Wednesday, February 15, 2017

February 14: Exodus 37 – 38; Psalm 34:11-22; Proverbs 9:9-10; Matthew 28


            Exodus: Bazalel made all the items for the tabernacle along with Oholiab (and all the other skilled people as mentioned in the previous chapters). The construction of the Ark with the mercy seat and the cherubim on either side is described. Then came the description of the table’s construction. Presumably this is the table for the show bread. Next, the lampstand and altar of incense is described. Finally, Bazalel’s construction of the altar for burning sacrifices, the bronze washing basin, and the court of the tabernacle are all described.
            Moses required the recording of the amount of gold and silver collected and used to build the sanctuary. The gold came from the offering and the silver came from the census tax. Where all the silver was used for bases and other items is detailed. The bronze for the altar of sacrifices came from the offering. Where it was used is also explained.
            Psalm: This section of the Psalm is instructions about learning to fear the Lord. If we love life and want to do good, then there are many admonitions in this Psalm. There is also warnings about what happens to wicked people in contrast to the way the Lord takes care of those who are righteous. Of particular interest are his help for the afflicted.
            Proverbs: A wise man gets wiser with instruction and the fear of the Lord is the beginning of wisdom.
            Matthew: On Sunday, Jesus is raised from the dead. The women who went to the tomb saw an angel. His appearance was like lightning and his clothes white as snow. It scared the guards and the women but he told the women not to fear, to tell the disciples that Jesus was raised, and to meet him in Galilee. On the way to tell the disciples, Jesus met the women and they worshiped him. Jesus repeated the instructions to go to Galilee.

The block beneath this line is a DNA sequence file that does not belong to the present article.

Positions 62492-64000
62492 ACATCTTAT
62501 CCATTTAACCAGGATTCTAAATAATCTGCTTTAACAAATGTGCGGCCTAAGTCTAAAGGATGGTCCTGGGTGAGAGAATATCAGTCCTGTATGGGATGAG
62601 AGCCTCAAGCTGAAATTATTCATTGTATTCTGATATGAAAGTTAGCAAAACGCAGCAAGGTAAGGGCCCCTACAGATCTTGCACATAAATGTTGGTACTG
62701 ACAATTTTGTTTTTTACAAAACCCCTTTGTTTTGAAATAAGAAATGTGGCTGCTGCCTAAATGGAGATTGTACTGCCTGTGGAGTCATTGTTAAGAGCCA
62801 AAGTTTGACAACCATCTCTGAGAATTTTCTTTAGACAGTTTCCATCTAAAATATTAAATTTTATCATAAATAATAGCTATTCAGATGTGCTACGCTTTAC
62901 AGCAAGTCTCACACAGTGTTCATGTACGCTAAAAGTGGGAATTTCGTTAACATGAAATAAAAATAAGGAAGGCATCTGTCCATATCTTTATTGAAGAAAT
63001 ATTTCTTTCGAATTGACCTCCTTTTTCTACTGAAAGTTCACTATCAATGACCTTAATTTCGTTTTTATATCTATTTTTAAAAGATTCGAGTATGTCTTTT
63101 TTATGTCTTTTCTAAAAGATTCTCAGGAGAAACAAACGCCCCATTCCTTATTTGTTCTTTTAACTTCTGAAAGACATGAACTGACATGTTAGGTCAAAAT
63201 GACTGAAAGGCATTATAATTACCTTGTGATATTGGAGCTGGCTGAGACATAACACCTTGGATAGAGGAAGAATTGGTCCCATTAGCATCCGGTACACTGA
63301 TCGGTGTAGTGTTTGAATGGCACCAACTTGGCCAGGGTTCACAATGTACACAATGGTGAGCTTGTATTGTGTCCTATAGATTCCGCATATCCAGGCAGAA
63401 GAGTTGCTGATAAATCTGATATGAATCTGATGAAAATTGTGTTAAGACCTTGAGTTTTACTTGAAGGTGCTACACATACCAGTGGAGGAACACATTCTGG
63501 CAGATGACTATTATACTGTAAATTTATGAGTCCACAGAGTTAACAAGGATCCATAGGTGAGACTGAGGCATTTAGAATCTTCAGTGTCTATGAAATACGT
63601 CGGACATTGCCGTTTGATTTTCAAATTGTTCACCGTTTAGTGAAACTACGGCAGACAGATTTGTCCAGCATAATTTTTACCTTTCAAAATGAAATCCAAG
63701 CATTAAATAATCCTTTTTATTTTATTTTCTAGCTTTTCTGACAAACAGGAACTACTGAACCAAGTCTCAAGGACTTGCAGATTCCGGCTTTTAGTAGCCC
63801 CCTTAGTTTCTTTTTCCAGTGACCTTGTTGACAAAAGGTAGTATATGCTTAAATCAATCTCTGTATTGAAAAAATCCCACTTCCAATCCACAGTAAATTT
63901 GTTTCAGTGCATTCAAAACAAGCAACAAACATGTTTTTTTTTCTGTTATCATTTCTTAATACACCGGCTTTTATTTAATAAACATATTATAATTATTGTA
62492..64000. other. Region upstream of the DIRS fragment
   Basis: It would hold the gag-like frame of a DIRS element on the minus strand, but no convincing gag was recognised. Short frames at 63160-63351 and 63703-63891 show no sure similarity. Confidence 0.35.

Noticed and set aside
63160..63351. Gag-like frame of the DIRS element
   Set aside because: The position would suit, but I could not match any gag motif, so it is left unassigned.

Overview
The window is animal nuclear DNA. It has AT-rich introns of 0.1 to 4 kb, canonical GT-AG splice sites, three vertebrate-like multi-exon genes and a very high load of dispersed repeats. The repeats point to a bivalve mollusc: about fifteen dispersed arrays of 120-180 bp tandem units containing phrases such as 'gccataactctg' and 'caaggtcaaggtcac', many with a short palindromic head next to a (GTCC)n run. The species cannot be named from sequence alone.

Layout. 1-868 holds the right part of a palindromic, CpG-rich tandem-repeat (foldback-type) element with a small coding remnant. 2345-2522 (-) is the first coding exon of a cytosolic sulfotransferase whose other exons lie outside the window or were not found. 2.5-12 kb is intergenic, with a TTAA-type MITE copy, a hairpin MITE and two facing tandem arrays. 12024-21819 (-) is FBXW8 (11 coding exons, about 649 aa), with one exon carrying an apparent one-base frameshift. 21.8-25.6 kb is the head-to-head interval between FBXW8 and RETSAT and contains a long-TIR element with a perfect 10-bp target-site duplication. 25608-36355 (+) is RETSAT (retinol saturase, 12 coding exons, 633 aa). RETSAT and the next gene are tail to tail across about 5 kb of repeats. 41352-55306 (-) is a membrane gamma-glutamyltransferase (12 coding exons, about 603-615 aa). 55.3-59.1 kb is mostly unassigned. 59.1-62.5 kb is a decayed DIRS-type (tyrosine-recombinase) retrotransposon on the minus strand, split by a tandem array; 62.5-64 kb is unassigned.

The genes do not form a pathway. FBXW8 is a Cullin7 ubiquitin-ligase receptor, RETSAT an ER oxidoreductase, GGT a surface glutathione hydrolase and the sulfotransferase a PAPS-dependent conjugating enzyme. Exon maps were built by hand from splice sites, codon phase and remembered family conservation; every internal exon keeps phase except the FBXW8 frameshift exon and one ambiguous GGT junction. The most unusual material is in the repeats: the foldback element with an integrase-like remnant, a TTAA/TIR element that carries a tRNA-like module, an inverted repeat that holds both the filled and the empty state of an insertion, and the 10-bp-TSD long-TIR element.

The guards went into town and told the chief priests what had happened. They were bribed to say the disciples stole the body while they slept.
            In Galilee, when Jesus met the disciples, he commissioned them to go and make disciples in all nations. He said he would be with them to the end of the age.

What Stood Out

            Exodus: “The cherubim spread out their wings above, overshadowing the mercy seat with their wings, with their faces one to another; toward the mercy seat were the faces of the cherubim” (Ex 37:9).
            Psalm: “The Lord is near to the brokenhearted and saves the crushed in spirit” (Ps 34:18).
            Proverbs: “The fear of the Lord is the beginning of wisdom, and the knowledge of the Holy One is insight” (Prov 9:10).
            Matthew: “And when they saw him they worshiped him, but some doubted” (Matt 28:17).


            Exodus: The Second Commandment forbids making a graven image of anything in heaven or earth (Ex 20:4). Yet, we find cherubim on the mercy seat. They are also depicted in other areas of the tabernacle. It would be easy to misconstrue the meaning of the cherubim and think that they were objects of worship. However, it is apparent from archeological finds that cherubim were not worshiped but were seen as guardians of kings in the Ancient Near East. King Hiram of Byblos (1200 BC) had cherubim on either side of his throne.[1] In various places in the Bible, the Lord is enthroned on cherubim (Ps 99:1; Ezek 10:1). 1 Samuel 4:4 specifically says that the Lord is enthroned on the cherubim of the Ark. In addition, cherubim are appointed to guard the Tree of Life in the Garden of Eden (Gen 3:22).